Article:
Here we go again
The people have spoken. It's the third time. But Illinois trial lawyers don't want to listen.
The legislature keeps passing, and our governors keep signing into law, "pain and suffering" jury verdict caps in medical malpractice lawsuits.
Yet the trial bar of this state keeps convincing their brethren in robes to overturn it; to negate the will of the people, under the guise of a self-serving spin that a clause in our state constitution disallows caps.
It's a lawyer thing; we lay folks just don't understand.
So the question is once more before our State Supreme Court, which heard oral arguments last week. To keep caps, or to squash them? A decision looms, and as much as any other this year, it could have a major impact on all of us.
The legion of lawyers who want caps squashed contend they are standing up for empathetic plaintiffs. They say the fight isn't about them.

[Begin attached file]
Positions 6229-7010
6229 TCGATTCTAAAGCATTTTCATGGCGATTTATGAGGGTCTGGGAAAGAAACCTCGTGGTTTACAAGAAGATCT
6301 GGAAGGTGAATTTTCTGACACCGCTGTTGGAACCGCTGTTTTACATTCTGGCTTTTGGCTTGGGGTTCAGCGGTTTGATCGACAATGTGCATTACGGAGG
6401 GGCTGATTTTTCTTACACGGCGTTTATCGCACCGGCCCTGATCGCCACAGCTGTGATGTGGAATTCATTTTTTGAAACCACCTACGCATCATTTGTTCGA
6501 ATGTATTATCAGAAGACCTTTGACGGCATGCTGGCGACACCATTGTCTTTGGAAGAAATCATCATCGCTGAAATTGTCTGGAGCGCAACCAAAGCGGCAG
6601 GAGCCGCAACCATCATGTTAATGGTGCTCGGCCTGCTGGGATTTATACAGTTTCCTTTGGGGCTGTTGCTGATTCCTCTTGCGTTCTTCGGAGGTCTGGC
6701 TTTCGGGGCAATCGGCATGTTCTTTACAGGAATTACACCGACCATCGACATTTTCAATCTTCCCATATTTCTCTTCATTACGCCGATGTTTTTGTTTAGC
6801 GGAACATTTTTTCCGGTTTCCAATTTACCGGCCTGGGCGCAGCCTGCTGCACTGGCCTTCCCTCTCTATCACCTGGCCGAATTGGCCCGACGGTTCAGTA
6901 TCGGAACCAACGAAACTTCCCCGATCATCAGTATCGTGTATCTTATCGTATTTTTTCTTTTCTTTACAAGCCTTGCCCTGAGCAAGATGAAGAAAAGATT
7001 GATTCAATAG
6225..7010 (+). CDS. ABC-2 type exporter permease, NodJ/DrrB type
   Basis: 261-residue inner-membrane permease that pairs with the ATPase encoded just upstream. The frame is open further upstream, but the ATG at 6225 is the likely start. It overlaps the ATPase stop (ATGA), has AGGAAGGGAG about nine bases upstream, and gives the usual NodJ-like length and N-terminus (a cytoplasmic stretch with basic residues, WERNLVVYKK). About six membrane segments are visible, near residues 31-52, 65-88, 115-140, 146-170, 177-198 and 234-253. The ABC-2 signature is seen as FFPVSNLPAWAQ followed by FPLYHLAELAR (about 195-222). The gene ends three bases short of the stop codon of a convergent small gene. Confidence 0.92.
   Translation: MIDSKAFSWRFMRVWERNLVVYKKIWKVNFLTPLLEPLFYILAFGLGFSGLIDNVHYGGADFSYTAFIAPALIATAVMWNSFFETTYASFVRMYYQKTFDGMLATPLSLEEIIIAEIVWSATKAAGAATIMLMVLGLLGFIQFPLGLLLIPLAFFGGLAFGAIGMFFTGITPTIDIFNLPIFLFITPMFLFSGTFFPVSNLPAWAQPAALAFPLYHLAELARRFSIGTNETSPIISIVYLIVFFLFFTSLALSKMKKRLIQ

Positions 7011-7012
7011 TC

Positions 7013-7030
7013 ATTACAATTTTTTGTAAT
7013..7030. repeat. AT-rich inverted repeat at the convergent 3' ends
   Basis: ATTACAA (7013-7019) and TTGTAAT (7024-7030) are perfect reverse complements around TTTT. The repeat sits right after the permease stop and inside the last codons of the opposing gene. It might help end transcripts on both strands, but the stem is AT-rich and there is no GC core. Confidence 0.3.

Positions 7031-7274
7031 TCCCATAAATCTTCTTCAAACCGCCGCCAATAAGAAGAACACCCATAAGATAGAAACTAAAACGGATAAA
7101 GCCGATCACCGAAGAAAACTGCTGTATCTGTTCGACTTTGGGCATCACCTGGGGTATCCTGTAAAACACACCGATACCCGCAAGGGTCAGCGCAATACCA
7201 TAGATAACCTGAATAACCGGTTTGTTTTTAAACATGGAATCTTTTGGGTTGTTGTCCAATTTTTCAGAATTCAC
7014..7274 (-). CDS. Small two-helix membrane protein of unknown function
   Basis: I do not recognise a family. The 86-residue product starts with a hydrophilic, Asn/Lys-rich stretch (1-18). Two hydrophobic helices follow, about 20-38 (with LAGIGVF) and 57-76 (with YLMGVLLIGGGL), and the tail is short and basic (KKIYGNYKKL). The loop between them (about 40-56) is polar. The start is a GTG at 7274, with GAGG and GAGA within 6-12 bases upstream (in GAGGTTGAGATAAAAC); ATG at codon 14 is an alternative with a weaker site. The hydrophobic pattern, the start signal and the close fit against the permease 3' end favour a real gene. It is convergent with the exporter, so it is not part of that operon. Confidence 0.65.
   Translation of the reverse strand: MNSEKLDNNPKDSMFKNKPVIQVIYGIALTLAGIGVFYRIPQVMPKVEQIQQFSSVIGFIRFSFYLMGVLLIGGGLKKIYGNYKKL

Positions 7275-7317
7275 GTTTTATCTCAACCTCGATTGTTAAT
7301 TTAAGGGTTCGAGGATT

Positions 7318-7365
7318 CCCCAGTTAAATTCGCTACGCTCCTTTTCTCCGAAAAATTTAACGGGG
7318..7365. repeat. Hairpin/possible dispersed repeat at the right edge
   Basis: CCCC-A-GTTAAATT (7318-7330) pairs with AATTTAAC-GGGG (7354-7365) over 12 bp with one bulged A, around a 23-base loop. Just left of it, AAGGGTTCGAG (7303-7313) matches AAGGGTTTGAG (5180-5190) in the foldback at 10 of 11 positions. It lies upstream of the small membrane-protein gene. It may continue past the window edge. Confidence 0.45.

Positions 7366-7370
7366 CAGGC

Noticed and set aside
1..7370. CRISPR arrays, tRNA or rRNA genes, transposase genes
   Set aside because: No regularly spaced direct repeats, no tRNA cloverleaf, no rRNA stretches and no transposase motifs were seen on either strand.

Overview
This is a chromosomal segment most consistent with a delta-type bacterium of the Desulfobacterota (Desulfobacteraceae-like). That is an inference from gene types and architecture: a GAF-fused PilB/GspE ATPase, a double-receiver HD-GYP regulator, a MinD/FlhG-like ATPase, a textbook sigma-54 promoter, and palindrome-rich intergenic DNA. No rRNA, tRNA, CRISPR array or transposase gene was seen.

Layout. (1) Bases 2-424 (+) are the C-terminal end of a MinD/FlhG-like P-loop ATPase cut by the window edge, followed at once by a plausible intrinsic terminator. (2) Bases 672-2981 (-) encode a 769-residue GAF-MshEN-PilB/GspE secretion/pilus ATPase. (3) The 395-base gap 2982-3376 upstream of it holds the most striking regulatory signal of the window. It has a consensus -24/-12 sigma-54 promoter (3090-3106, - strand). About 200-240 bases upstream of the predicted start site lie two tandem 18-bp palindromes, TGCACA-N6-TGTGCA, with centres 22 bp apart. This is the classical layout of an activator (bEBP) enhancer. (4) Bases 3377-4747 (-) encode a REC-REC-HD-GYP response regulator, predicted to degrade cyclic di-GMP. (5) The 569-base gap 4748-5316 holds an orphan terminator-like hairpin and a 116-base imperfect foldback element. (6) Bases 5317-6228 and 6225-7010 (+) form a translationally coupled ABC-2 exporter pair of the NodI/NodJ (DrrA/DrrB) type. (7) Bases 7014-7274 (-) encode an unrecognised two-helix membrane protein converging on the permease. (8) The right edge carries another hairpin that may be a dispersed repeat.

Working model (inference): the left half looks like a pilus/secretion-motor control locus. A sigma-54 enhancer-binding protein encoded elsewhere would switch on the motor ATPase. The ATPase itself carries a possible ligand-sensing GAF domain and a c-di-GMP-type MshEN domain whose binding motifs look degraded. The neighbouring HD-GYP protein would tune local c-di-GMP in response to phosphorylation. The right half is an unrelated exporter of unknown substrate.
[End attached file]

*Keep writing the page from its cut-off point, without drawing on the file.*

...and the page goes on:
But it is. It always was. Juries still can make a worthy plaintiff whole. But caps make it harder for plaintiff's lawyers to become generationally-wealthy tycoons.
That's what this fight is about-- whether personal injury lawyers can use their privileged position with our court system to make a few million, versus tens of millions or more.
The legislature voted for caps because it understands that when uncapped awards are made, the money doesn't appear out of thin air. And it isn't doctors or hospitals, but patients-- particularly in places like Southern Illinois--who end up bearing the cost, being forced to drive hours to receive specialty medical care no longer offered near home.
Thus we have caps, which as economists say, aren't a solution but a trade-off.
If Illinois citizens want reliable access to surgeons or specialists in places other than Chicago, then this state can't be the Wild West for lawyers looking to sue doctors and hospitals. Everyone can't have everything.
By overturning caps laws twice in the past, our High Court has pretended that we can. And in the process, it forcibly has mandated the image of our state.
The Land of Lincoln: better for lawyers, worse for doctors. Depending upon the court's next ruling, it appears there's nothing any of you can do about it.